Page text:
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Ten Tips For Writing a Pawn Shop Business Plan

Jul 30, 2008
Pawnbroking is a noble profession dating back thousands of years, yet because of its nature is often misunderstood by entrepreneurs who wish to enter the industry. Here are 10 tips you should consider when writing a pawnshop business plan.

Think Outside of the Industry

While the pawnbroking industry has been around for over 3000 years there are many things that they still do not do correctly. While you have the advantage of plugging in estimated percentages and margins in your business plan based on Annual Reports and SEC filings of the public companies in pawnbroking, this does not mean that you should model your operation after them.

I have found that your best bet is to visualize your typical customer standing in front of you, the customer you wish to attract, and then create a unique, fun, and interesting experience for this customer. Think Neiman Marcus(R), not Wal-Mart(R).

Do not however make the grave error of totally outclassing your customer base. You do not want to put a high-class pawnshop in a low class neighborhood or vice versa. Again, just keep in mind the customers you wish to attract, hopefully within your radius, and make sure their experience when dealing with your company is not boring.

Look for the Eight Mile Radius

If you have yet to find a location for your pawnshop, one of the most important things to consider is the type of customers that you wish to attract and the size of loans that you wish to write. As a rule of thumb, over 80% of a pawn shops loan base will come from within an 8 mile radius of the location.

This of course varies depending on market place, with the circle growing wider in rural locations with lower population density, and the circle growing narrower in urban areas with high population density and increased competition. Keep this 8 mile 80% rule in mind in choosing a location that will have the ability to attract customers that you desire.

If you have already chosen a location, draw a circle on a map representing this 8-80 rule, and concentrate the majority of your marketing on those who live within the radius of your circle. Catering to the types of residents that live within the circle will show you the most bang for your buck in your marketing efforts.

Secure a Credit Line Double Your Anticipation

The boilerplate joke for opening a new pawnshop location is the question: "Well, what are you going to run out of first; storage space, or cash?" This is because while you have inventory for sale in the form of purchased goods, trade-ins, and defaulted loans, operating a pawnshop in a successful mindset will reveal that your true inventory item is nothing more than cash.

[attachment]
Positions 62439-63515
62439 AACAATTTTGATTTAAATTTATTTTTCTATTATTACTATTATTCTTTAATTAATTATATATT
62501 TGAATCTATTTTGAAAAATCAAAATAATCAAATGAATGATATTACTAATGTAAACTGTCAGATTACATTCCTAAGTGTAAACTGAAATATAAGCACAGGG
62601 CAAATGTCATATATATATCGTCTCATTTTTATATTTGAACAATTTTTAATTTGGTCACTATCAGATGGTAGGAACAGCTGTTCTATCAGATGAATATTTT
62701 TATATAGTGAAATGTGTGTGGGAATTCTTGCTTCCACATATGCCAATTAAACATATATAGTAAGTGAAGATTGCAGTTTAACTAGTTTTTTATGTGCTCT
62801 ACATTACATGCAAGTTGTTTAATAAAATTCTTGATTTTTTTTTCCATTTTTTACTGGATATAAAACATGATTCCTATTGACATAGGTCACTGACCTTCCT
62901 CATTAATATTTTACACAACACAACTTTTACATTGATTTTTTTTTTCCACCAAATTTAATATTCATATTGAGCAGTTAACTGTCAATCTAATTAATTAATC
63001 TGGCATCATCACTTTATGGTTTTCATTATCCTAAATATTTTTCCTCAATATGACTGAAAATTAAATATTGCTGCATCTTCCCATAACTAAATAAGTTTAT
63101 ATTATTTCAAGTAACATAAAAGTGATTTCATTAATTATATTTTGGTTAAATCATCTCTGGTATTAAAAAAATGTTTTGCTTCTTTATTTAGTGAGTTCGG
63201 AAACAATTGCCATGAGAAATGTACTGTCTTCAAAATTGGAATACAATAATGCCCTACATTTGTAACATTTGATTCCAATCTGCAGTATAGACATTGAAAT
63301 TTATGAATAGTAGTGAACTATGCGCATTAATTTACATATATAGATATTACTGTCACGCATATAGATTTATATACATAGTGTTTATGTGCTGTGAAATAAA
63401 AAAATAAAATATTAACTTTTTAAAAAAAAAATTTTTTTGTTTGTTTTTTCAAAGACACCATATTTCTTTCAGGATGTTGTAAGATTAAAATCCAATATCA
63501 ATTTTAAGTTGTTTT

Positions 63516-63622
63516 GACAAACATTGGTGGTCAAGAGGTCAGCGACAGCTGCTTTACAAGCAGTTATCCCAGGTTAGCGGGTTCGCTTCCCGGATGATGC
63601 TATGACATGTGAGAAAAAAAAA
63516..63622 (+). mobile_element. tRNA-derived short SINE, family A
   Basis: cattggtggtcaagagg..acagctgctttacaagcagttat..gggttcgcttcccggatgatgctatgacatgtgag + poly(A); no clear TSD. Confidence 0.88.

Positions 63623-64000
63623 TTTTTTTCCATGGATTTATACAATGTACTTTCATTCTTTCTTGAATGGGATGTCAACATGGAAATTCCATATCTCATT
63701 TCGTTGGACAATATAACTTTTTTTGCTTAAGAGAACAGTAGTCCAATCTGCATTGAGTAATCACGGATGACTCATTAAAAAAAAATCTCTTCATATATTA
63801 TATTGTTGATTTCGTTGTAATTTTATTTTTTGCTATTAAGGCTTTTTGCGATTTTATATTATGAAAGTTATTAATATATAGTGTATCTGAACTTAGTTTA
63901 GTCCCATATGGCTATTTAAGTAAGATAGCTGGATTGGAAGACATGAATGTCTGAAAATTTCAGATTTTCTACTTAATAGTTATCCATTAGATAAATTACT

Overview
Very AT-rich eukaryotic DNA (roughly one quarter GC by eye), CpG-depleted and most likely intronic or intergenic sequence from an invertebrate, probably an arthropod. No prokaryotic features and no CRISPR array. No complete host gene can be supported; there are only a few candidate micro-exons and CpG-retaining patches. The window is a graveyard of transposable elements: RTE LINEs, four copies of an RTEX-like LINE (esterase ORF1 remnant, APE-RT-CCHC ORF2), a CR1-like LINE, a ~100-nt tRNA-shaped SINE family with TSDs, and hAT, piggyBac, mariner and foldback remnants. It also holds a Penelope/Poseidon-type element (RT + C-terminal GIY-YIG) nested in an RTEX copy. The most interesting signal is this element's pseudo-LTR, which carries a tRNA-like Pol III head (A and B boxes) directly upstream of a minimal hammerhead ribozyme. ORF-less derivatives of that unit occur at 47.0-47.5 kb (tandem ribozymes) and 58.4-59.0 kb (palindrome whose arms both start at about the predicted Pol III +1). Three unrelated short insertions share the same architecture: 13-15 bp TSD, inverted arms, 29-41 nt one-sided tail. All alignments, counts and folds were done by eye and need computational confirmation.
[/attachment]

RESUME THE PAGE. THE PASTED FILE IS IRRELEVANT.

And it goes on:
When you are in the business of renting money, the last thing you want to do is run out of it. An aggressive lending practice in any pawnshop is an important key to the success of the location and is difficult to do on a limited budget. Therefore, in your business plan it is important to spell out your estimated default rate on your loan base (usually around 25%) and your estimated effective yield on your income producing loans.

This makes it much easier to sell the idea to your banker on borrowing cash from him at 10% per year and loaning it out to your customers at a return of 10% per month.

Plan on a Variety Store with a Bank Inside

Some of the most successful pawnshop operations that I have witnessed recently have had the front room laid out like your typical variety store with a homey and unique feel to it. Then, somewhere in the layout of the front room is the loan area which looks like your usual small bank branch in a grocery store.

Keeping traffic patterns and security in mind, this will give your pawnshop a warmer and friendlier feel than a big-box store, yet a much more secure feel than your typical garage sale looking pawnshop. It is important to choose colors, displays, flooring, lighting, signage, and finishes based on what will make your desired customer comfortable.

It is wise to have the classiest part of your front room be your retail jewelry area, followed by a private closing room which will allow you to successfully negotiate loans with higher end customers, if this type of customer is what you desire and market to. Just think clean and comfortable for your customers and you will do just fine.

Prepare for Wild Swings in Cash Flow

All pawn shops, especially new startups, experience periods of negative cash flow. January July and August are usually the most prevalent. November December and February usually see the most positive cash flow periods. You will also experience more dramatic ups and downs in your loan balance during these months.

Other occurrences, usually less predictable, will also have dramatic effects on your cash flow. Some of these occurrences may include; local economic conditions, large layoffs or factory closings in your area, seasonal work in your market area, exceptionally cold winters or hot summers, and even the current price of a gallon of gasoline.

You should prepare for this in laying out your business plan, and you should also propose additional revenue streams to get through these negative cash flow times with supplementary desired goods and services offered to your typical customer.